Sometimes people ask me what I think about the latest news about COVID-19 scams or related coronavirus breaking news; in the case of some of the most recent nonsense (see below) an eye roll is all I can muster–until you realize that there are plenty of people who don’t think about such things until a scammer is practically knocking on your front door to part you from your money.
In November 2020, CNBC.com reported that YouTube banned the One America News Network (OAN and sometimes known as OANN) from posting new videos and livestreaming for a week, “after the right-leaning media organization uploaded a fake cure for the coronavirus.”
CNBC quoted a YouTube representative who went on the record saying, “After careful review, we removed a video from OANN and issued a strike on the channel for violating our COVID-19 misinformation policy, which prohibits content claiming there’s a guaranteed cure,” a YouTube spokesperson told CNBC. Don’t waste your time and money on any such “cure” discussed on OAN, it doesn’t work. Your information on vaccines should come from medical professionals.
In general, you should be EXTREMELY skeptical of any so-called cure or news about coronavirus that claims the following:
- Claims that COVID-19 doesn’t exist
- Claims people do not die from COVID-19
- Anything encouraging home remedies in place of medical treatment for COVID-19
- ANY message that discourages you from seeking medical advice
- ANY claims that a group or individual has immunity to the virus
- Any claims that a person or group “cannot transmit COVID-19”
There are many COVID-19 scams circulating, and if you know someone who has been tempted to part with their money after encountering bogus claims such as the one promoted on OAN, remind them of the very simple steps that can be taken to identify scams. For example, coronavirus contact tracers do not need money, your financial information, or other non-health-related data. Contact tracers want your health information, that should be all.
There Is No COVID-19 “Cure”
But COVID-19 scams aren’t limited to bogus “cures” featured on “news” networks who still insist that Donald Trump won the presidential election of 2020; there are plenty of other scams out there related to the global pandemic. And that’s why you should also never respond to texts, emails, or phone calls related to government relief checks. You should never respond to unsolicited offers for COVID cures, miracle treatments, etc. Why?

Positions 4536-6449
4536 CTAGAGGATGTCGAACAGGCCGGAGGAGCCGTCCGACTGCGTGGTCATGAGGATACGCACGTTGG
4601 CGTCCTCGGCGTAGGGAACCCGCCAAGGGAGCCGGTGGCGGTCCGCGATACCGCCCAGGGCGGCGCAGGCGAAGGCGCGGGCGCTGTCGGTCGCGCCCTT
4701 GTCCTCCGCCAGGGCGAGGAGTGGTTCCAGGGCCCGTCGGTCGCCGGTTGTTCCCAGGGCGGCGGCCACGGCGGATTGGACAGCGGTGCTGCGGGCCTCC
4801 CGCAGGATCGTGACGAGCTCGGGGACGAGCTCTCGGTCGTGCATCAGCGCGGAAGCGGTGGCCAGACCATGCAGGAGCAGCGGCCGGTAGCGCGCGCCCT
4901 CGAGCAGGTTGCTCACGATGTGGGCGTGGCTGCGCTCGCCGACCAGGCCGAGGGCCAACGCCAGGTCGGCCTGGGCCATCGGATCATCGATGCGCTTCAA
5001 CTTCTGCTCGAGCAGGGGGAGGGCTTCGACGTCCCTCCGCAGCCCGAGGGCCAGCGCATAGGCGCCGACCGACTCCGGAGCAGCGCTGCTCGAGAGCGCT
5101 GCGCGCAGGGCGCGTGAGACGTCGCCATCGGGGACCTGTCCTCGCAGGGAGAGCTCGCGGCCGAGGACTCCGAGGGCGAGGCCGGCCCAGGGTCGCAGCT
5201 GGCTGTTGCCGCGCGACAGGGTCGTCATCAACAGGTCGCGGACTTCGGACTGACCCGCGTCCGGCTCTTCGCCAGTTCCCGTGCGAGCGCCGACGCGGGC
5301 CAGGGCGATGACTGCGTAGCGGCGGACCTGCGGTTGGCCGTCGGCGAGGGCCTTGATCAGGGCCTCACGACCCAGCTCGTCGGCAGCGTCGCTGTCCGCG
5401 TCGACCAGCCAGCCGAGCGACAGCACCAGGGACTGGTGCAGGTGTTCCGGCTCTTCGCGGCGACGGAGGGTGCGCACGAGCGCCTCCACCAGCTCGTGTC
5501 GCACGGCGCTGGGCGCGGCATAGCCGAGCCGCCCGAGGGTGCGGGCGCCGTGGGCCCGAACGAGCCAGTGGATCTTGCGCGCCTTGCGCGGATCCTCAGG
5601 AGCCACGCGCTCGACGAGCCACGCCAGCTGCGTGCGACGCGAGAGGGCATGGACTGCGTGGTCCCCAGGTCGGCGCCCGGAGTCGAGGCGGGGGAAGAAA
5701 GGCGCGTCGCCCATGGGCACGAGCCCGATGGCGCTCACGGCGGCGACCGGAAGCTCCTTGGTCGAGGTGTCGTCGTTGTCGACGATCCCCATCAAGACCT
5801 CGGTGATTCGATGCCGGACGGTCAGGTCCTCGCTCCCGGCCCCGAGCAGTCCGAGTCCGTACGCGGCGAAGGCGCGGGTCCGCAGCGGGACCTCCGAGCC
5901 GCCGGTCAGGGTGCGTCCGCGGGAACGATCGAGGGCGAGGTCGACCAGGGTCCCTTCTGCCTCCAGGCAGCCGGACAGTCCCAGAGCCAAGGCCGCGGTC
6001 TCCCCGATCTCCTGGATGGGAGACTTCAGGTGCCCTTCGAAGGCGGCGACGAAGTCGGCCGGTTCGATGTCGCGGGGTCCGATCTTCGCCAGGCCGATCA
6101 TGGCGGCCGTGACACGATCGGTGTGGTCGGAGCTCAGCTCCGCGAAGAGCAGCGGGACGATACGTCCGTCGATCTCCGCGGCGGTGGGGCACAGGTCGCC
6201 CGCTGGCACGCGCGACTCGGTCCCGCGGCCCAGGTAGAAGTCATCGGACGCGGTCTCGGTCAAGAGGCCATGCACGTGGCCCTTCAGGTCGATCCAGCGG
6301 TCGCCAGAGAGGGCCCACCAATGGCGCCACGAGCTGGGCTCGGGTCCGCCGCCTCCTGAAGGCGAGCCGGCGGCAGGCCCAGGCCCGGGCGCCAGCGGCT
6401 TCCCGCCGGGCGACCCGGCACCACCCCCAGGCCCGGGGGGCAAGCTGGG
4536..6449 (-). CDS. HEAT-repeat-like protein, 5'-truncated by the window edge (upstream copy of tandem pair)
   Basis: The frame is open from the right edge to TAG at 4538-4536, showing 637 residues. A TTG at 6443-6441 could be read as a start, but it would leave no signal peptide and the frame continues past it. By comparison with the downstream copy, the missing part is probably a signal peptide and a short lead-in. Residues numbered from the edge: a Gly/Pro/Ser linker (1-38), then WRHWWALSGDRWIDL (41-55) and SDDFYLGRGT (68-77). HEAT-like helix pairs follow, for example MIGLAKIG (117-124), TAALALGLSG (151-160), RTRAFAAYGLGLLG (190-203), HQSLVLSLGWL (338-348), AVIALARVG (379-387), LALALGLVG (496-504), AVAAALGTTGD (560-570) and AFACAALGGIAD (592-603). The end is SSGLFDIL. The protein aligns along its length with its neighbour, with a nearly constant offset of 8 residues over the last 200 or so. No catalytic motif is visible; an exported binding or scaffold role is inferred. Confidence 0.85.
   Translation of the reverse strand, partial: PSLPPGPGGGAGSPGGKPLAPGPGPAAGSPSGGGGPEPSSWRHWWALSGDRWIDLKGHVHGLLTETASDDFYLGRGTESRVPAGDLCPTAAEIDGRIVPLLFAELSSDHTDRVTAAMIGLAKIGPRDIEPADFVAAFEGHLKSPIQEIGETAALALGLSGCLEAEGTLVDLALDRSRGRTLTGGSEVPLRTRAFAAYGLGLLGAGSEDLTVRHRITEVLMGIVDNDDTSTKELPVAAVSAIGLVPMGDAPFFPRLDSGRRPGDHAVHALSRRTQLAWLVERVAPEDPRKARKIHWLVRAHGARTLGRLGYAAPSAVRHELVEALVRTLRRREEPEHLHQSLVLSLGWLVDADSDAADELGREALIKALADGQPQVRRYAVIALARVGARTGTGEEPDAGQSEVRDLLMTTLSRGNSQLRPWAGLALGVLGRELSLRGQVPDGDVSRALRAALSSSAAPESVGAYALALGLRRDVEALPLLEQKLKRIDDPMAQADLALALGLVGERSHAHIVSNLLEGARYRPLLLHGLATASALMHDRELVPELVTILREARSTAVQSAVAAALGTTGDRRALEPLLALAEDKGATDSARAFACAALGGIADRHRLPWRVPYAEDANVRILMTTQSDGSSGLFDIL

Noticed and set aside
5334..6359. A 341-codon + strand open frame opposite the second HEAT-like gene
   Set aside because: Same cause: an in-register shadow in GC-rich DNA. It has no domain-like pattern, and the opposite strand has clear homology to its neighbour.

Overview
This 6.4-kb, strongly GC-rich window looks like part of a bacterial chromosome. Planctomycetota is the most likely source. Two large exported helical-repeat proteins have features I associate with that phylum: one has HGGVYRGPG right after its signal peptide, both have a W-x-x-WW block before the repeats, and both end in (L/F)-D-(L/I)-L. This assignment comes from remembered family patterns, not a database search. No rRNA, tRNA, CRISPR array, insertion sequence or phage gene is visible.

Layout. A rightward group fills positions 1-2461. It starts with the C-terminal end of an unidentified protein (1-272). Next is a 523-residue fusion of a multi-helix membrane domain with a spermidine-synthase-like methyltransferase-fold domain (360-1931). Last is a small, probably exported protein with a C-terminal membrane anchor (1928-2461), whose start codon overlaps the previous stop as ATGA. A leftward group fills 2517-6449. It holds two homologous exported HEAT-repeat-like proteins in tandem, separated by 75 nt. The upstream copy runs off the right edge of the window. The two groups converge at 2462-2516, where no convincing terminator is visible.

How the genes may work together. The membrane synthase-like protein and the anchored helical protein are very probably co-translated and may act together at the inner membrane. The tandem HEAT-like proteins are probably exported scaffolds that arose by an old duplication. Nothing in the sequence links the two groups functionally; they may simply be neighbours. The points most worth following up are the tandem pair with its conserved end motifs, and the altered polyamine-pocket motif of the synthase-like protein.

Any COVID-19 vaccination will require administering by a trained medical professional. Doctors, nurses, and other medical professionals have attended YEARS of school and years of training in order to work in their fields.
The FDA Is Not Emailing You
Anyone telling you to circumvent the care offered by trained and licensed professionals is simply wrong at best, and lying to your face at worst. Don’t respond to ads for test kits, don’t EVER respond to a robocall of any kind let alone one offering you a “cure” or economic relief, and never respond to any email supposedly sent to you by the “FDA” or “CDC” or “WHO”.
Here’s a news flash for you–nobody from the Centers For Disease Control, World Health Organization, or the Food and Drug Administration will ever email, text, or call you to ask for your private data, account numbers, routing numbers, debit card number, etc. If you reply to such communication you invite trouble of all kinds. If you need information about the coronavirus, use websites that have extensions that reflect their official nature such as .gov, .mil, etc.
Also, never EVER respond to a request for money where you are asked to send or receive cash, a wire transfer or gift card. These payment methods are preferred by scammers–especially gift cards and wire transfers because by their nature they are easier to use in scams.
Joe Wallace specializes in personal finance, military affairs, and consumer protection topics. Since 1995, his work has appeared on Air Force Television News, The Pentagon Channel, ABC and a variety of print and online publications. He is a 13-year Air Force veteran and collects unusual vinyl records, which gives him an excuse to write the vinyl blog Turntabling.net.